SPENCER VAN DYK, BOW VALLEY CRAG AND CANYON
The Bow Valley wolf pack, which was as strong as five last summer, is no more.
The breeding pair that arrived in the valley around the summer of 2014 have since mated and moved on. Of the six pups they had last summer, none survived, and they were left with only the three they bore in 2015.
“It’s very easy for wildlife to become conditioned, and as soon as they taste human food, they can become instantly hooked on it, and unfortunately that increases their risk of mortality,” said wildlife ecologist for Parks Canada Jesse Whittington, adding it is also more dangerous for humans when animals become immune to aversive conditioning.
The breeding female and one of the yearlings were destroyed last year after they became very habituated to people and had several close human encounters.
The breeding male also left the Bow Valley and joined another pack this past spring, and there have been no signs of the remaining yearling for about a month.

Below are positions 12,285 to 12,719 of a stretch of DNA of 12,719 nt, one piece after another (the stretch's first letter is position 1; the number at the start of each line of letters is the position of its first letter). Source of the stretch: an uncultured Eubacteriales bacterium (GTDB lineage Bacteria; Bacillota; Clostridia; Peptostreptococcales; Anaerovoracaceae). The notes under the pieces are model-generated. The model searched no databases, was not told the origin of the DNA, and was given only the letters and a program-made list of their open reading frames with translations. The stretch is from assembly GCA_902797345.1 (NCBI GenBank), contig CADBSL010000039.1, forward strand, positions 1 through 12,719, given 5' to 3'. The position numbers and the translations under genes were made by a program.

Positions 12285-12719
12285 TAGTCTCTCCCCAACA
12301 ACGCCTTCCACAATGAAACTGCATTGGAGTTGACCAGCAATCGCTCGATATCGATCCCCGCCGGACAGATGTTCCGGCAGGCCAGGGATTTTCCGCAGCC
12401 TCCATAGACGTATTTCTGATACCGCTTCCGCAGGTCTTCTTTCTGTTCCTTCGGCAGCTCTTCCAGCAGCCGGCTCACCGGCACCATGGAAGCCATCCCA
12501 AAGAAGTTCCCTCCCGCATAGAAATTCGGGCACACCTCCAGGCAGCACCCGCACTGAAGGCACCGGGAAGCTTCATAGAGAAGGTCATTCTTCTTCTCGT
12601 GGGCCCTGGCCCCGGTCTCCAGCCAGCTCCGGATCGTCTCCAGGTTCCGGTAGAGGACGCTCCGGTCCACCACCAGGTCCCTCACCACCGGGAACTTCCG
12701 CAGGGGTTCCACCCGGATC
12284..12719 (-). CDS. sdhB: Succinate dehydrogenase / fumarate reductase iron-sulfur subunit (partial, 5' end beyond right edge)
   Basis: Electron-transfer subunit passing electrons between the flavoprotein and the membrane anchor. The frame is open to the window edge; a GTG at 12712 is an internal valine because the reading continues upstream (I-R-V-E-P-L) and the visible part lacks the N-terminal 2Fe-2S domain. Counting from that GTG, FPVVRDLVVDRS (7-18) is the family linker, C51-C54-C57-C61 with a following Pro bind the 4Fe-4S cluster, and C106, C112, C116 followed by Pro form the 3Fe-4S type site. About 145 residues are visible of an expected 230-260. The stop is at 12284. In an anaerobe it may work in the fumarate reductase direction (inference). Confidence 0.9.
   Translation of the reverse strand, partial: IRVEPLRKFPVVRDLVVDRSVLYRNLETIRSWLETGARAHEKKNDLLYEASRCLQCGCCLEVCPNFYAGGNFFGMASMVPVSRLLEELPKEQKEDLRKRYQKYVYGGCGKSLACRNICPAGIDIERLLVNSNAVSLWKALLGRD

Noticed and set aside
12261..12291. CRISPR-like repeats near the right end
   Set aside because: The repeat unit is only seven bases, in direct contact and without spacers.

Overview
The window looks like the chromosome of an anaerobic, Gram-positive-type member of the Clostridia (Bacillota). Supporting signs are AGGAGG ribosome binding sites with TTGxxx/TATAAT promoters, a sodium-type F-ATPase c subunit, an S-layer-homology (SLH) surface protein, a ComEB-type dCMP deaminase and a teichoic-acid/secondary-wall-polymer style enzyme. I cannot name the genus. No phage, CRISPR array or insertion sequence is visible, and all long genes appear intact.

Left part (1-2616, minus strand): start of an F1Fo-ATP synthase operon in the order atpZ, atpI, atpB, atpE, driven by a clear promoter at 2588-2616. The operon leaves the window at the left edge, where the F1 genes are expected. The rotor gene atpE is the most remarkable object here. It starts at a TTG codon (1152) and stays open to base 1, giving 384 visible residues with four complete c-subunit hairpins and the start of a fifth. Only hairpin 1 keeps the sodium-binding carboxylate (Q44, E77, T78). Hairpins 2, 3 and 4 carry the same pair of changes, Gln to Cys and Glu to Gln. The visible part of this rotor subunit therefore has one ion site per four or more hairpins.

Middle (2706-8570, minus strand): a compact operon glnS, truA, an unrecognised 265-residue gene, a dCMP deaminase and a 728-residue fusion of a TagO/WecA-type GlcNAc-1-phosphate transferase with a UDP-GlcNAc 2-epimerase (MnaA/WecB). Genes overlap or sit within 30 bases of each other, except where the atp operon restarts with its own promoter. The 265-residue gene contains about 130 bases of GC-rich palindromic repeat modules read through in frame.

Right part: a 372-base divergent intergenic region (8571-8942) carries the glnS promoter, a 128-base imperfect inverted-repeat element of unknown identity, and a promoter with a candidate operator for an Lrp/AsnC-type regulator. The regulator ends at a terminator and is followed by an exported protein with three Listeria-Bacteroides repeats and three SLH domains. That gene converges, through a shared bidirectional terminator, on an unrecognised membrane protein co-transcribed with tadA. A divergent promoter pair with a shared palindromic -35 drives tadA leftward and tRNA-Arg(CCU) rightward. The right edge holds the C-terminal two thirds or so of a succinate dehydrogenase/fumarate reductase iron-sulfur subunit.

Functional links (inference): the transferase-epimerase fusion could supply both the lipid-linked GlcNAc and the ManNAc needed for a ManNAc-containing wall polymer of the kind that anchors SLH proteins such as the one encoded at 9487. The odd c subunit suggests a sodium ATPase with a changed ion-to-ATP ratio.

As of last winter, the pack was down to three: the breeding male and two pups. One of those yearlings wandered into B.C., where it was later shot.
Whittington said there have still been sightings of single wolves, but no pack, which is not unusual considering the vast range the animals have.
He said wolves have a “phenomenal influence on entire ecosystem,” because they keep the number of prey in check, mostly grazing animals that can become too numerous and in turn have a cascading effect on the system.
Wolves also predate the easiest-to-kill animals, like the old, sick, and young, which keeps the prey population under control and healthy.
Whittington said there is still plenty of room for optimism.
“We’re hopeful that wolves will have another pack formed in the next few years, but for this year, I would expect that deer, elk, and moose in the Bow Valley will have higher reproductive rates and higher survival rates,” he said.